The Louisiana State Board of Examiners of Psychologists (LSBEP) continues their
planning to introduce comprehensive legislation in the upcoming April session,
according to sources. This despite a recent vote by the Executive Council of the
Louisiana Psychological Association to oppose the bill.
According to sources, LPA President Dr. Erin Reuther made an announcement to
members last month that the LPA Executive Council had decided not to support the
LSBEP introducing the measure.
In January the LSBEP voted unanimously to begin the search for a legislator to sponsor their changes to the Psychology Practice Act for the 2021 legislative session.
LSBEP’s legislation will make sweeping changes to the psychology law. These changes
include the registering assistants, expanding the board’s charter, expanding legal
authority of employees, adding fees, changing the scope of practice, modifying board
composition, and exempting hearings from Open Meetings Laws. The new law also gives the board the authority to conduct and sell continuing education.
According to a draft copy of the new proposed law psychologists would be required to seek the board’s approval for any assistant who is helping the psychologist provide services to patients or clients. This would include any clinical, family, or organizational setting, including government. The yearly fee is up to $75 per assistant.
Included is the requirement that the assistant initiate a criminal background report from the Louisiana Bureau of Criminal Identification and Information.
The board would approve the assistant’s training, qualifications, and services to be provided. The board can deny or revoke the registration of the assistant at any time that it receives reliable information that the assistant is causing harm to clients or patients, or likely to, or is unethical or unprofessional.
The new law also gives the board authority to collect an array of new fees. These include up to $250 for preapproval of continuing education courses. Also they can charge up to $200 for authorization to conduct tele-supervision, to authorize an inactive status or renewal, or to authorize emeritus status and renewal. The board appears to be intending to provide continuing professional development with a charge of up to $200 per continuing unit.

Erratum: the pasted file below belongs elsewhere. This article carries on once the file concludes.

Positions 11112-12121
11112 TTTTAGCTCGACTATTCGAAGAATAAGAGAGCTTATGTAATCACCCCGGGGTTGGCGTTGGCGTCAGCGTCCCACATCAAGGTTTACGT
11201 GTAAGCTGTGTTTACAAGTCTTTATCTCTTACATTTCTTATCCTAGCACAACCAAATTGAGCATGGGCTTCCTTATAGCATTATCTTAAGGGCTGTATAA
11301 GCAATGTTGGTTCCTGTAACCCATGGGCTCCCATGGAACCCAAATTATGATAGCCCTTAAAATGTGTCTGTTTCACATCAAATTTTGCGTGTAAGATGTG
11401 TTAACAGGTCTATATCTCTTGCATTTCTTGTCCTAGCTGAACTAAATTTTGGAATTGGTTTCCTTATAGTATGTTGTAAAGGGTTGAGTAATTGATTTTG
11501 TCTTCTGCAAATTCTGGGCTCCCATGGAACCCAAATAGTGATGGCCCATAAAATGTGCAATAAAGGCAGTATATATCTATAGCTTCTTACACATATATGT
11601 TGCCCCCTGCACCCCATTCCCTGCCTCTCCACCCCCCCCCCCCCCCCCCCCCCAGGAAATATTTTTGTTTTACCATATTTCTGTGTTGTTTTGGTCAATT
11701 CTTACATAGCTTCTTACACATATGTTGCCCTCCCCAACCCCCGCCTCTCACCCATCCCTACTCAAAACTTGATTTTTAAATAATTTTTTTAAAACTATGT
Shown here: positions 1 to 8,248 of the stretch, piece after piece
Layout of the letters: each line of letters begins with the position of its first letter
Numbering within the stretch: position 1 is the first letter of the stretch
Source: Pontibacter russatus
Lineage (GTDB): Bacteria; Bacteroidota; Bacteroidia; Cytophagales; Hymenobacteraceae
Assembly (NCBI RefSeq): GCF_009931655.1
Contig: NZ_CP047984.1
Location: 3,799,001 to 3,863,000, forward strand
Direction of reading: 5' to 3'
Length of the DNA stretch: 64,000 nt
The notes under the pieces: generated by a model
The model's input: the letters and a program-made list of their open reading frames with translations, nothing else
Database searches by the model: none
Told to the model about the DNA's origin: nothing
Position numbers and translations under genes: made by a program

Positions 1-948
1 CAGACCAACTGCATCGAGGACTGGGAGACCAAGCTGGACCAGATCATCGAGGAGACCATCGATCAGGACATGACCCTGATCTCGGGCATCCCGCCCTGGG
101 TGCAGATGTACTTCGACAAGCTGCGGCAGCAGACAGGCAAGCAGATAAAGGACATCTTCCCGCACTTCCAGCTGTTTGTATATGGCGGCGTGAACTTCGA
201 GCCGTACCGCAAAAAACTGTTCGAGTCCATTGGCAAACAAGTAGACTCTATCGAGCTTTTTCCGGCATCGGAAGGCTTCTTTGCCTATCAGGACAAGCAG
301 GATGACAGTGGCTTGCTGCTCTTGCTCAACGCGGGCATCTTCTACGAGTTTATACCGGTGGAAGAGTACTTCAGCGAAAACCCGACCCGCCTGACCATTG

According to the draft of proposed legislation, the board will be creating new committees that may operate with full authority of the board for complaints procedures and disciplinary actions, to perform tasks such as creating subpoenas and summary suspension authority.
The board will add the ability to restrict a license along with the current law for suspension are revoking. Also added in new language, the board is to communicate violations to the District Attorney.
Under scope of practice the board is adding language for:
• psychological test development;
• provision of direct services to individuals or groups for the purpose of enhancing individual and organizational effectiveness;
• using psychological principles, methods and procedures to assess and evaluate
individuals for the purpose of rendering an expert opinion or diagnosis in a legal
• supervision and consultation related to any of the services described in the current
The new language affirms that psychological services may be rendered to persons throughout their life time including families, groups, institutions, organizations, and the public. The board is also creating new language that removes transparency having to do with investigations. “All proceedings in connection with any investigation by the board shall be conducted in closed session, and are exempt from the provisions of the Public
Meetings Law [….]